The appeal of skin lighteners in South Africa: a racial and gender issue

by Joana Ito

In 1991, most skin lighteners were banned from the South Africa’s market, as a result of the Black movements’ criticism against the structural racism, allied to the arguments of health concerns. However, as a report of UNEP showed in 2008, the racial and medical arguments were not sufficient to erase the appeal of the skin lighteners: 35% of the women in South Africa were still regular users of skin lightener products.

The racial/color discrimination element regarding the use of skin lighteners can be clearly identified, as the lighter skin is valued more, while the darker skin is considered less desirable. For that reason, consumers of skin lighteners in South Africa are in many occasions described as “sellouts”, who act against the interests of black as a whole, by denying their own “blackness”; and often accused of committing “racial betrayal”. It is relevant to note however that, as the consumption of skin lighteners is concentrated in the female population, the discussion around the use of these products cannot be limited to the issue of political awareness of race, nor in terms of racial pride and shame.

The behavioral change regarding the use of skin lighteners faces many obstacles, as the appeal of these products is based on multiple factors. According to Thomas (2009), the use of skin lighteners is mostly related to utilitarian motivations (such as for better social position, job and marriage opportunities) and to abstract perceptions of beauty, influenced by both traditional pre-colonial values, and the values rooted in the historical past of colonization, segregation and apartheid. Consequently, when the question of the use of skin lighteners is presented in narrow terms of white-black discrimination, it may exclude the consideration of constraints and limitations that many of those women could face, if they were not to confirm to the socially constructed ideals of beauty. According to Glenn (2008), while men are more likely to be considered valuable when they have wealth, education and other forms of human capital, women are considered valuable when they are physically attractive, even if they lack other capital. For that reason, the relative cost to “not betray the race” and not use skin lighteners, in this case, can be considered higher for black women, as their life opportunities may be more affected by the beauty standards of their society.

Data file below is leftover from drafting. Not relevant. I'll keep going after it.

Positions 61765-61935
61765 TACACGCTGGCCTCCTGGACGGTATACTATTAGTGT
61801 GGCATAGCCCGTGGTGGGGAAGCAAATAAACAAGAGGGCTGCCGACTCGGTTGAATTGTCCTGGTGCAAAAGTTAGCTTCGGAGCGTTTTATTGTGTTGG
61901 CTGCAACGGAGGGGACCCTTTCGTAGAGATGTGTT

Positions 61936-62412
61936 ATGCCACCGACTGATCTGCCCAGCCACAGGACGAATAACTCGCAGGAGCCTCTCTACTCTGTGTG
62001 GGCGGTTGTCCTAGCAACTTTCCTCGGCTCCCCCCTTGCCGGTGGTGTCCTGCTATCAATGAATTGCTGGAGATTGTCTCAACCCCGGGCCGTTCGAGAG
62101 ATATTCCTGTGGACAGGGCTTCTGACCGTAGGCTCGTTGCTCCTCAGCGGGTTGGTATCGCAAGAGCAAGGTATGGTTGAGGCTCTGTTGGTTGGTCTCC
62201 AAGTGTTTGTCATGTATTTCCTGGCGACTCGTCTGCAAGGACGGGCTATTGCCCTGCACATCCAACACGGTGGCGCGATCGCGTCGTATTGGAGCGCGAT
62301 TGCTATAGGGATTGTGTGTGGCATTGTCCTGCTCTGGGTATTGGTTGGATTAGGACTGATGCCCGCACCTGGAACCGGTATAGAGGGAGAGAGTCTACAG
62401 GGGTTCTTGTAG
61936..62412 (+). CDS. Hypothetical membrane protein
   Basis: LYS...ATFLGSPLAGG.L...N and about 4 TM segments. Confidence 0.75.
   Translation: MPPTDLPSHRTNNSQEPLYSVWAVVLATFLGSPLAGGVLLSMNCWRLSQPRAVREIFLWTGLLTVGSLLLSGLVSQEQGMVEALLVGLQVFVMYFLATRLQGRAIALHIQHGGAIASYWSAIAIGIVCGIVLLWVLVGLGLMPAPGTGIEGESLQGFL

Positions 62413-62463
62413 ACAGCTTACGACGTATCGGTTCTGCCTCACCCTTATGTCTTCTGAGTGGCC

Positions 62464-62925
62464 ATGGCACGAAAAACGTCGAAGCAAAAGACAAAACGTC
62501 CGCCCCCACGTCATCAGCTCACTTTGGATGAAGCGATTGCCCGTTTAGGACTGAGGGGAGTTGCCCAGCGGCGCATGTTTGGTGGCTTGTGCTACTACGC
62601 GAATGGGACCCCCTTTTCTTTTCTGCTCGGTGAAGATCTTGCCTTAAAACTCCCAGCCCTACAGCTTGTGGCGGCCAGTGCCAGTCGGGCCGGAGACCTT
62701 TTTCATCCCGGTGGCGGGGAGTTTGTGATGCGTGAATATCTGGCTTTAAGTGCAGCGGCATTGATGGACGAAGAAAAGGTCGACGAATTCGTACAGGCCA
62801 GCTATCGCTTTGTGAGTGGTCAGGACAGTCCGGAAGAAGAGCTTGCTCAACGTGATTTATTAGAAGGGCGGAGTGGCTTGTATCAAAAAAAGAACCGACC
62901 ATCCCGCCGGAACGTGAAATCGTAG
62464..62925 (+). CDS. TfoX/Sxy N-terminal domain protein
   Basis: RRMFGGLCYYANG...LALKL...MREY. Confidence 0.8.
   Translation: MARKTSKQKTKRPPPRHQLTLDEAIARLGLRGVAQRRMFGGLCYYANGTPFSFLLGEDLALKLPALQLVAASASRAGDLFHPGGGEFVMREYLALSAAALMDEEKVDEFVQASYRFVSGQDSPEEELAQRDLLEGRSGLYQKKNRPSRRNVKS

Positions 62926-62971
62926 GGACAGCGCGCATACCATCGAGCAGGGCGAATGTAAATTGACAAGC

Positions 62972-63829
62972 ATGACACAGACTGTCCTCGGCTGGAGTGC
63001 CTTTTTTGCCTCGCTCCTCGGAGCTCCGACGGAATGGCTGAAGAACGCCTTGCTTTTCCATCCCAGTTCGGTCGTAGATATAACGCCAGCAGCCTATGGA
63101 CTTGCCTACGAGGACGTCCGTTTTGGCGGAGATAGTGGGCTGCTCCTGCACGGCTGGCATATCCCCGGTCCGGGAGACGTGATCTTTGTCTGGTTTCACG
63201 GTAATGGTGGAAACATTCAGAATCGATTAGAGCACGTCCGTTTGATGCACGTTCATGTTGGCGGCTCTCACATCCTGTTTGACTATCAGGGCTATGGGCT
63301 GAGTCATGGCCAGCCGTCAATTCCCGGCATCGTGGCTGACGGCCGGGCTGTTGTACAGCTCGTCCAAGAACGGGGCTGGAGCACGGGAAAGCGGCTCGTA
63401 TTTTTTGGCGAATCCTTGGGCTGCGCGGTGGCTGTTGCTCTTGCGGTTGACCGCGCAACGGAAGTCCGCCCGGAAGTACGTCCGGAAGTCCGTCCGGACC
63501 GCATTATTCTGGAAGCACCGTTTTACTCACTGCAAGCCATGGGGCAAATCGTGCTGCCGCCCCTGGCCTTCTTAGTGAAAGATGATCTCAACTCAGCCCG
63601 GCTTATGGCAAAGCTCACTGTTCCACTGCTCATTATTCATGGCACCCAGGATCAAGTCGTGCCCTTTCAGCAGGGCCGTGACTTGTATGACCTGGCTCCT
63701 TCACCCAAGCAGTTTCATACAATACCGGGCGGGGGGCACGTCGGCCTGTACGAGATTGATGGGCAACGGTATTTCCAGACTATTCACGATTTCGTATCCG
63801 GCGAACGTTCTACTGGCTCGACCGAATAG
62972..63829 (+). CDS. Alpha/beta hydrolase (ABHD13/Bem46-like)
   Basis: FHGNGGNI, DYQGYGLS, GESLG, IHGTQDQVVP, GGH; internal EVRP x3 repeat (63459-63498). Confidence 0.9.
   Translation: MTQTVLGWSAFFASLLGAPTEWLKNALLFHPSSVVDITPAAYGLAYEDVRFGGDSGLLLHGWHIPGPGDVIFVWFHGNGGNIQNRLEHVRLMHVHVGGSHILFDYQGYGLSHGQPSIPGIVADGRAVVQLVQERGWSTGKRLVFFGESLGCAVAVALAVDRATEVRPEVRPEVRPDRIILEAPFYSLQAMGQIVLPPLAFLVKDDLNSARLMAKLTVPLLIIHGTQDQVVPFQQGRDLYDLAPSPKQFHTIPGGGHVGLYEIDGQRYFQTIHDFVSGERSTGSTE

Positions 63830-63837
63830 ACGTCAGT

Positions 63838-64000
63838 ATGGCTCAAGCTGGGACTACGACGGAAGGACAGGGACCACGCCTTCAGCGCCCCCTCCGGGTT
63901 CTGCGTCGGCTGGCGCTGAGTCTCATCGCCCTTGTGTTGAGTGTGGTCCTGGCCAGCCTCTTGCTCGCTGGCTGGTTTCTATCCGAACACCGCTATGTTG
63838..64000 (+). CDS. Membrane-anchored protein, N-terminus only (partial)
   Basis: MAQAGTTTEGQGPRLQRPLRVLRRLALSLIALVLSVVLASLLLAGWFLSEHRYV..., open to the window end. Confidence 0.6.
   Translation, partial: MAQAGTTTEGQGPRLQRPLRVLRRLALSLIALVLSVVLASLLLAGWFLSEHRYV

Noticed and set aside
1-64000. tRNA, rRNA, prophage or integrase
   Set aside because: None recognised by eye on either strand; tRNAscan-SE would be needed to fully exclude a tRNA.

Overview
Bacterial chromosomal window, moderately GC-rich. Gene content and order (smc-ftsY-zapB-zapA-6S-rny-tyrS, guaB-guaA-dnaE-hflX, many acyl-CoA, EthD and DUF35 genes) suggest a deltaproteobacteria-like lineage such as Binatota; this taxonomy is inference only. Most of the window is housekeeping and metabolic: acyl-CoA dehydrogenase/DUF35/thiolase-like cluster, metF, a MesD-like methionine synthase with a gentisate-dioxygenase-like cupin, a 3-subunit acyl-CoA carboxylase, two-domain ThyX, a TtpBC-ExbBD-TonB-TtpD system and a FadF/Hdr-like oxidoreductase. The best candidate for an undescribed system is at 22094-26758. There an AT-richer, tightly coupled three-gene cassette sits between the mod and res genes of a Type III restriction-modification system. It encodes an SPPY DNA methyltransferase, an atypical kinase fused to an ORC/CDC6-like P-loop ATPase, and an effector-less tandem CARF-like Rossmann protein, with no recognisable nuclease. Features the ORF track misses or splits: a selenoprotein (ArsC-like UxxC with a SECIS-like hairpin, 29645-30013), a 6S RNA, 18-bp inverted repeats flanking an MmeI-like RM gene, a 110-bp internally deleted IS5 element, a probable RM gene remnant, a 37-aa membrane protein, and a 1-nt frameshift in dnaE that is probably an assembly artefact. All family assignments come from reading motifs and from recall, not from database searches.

To modify the individual perceptions of self-esteem and pride regarding their own race is a first step to tackle the remaining racial discrimination challenges in South Africa. Nevertheless, when the parameters of physical attractiveness and beauty defined by the society can strongly influence the life opportunities of the women, the problem is not only about race, but also about gender. If the aesthetic parameter (determined by a male dominated society) were less relevant to determine the social position and value of these women, wouldn’t they feel less compelled to use skin lighteners and have more incentive to become more “loyal” towards their own race?

References:

Glenn, E. N. (2008). Yearning for lightness: Transnational circuits in the marketing and consumption of skin lighteners. Gender & Society, 22(3), 281-302.

Thomas, L. (2009). Skin Lighteners in South Africa: Transnational Commodities and Technologies of the Self.” In Evelyn Nakano Glenn, ed., Shades of Difference: Why Skin Color Matters. Palo Alto: Stanford University of Press, 188-209.

UNEP (2008). Mercury in products and wastes. Geneva, United Nations Environment Programme, Division of Technology, Industry and Economics, Chemicals Branch.

Sources of preferences for whiter skin

by Kana Masaki

The main discussions in the chapter by Lynn Thomas are the use of and opposition to skin lighteners in South Africa. Skin lighteners were used by people in America at first to conceal blemishes and whiten their skin tone, and skin lighteners spread to South Africa too. Skin lightener advertisements in magazines spread it even more. South African women bought skin lighteners for higher status. In interwar South Africa, segregationist emphasized white skin supremacy. This led to the racial categories and this historical background is the reason why some women in South Africa bought to get a higher status. On the other hand, some people argue that they use skin lighteners, because they simply want to look beautiful and attractive and tend to prefer lighter skin traditionally. The author says that it’s difficult to discern whether lighter skin preference comes from precolonial conceptions of beauty or they come from racial hierarchies brought during colonialism. There are political opposition and medical opposition. The political opposition was using skin lighteners are a racial betrayal and self – loathing. The medical opposition was a health concern. People knew that these whitening or lightening creams contain toxic ingredients such as ammoniated mercury.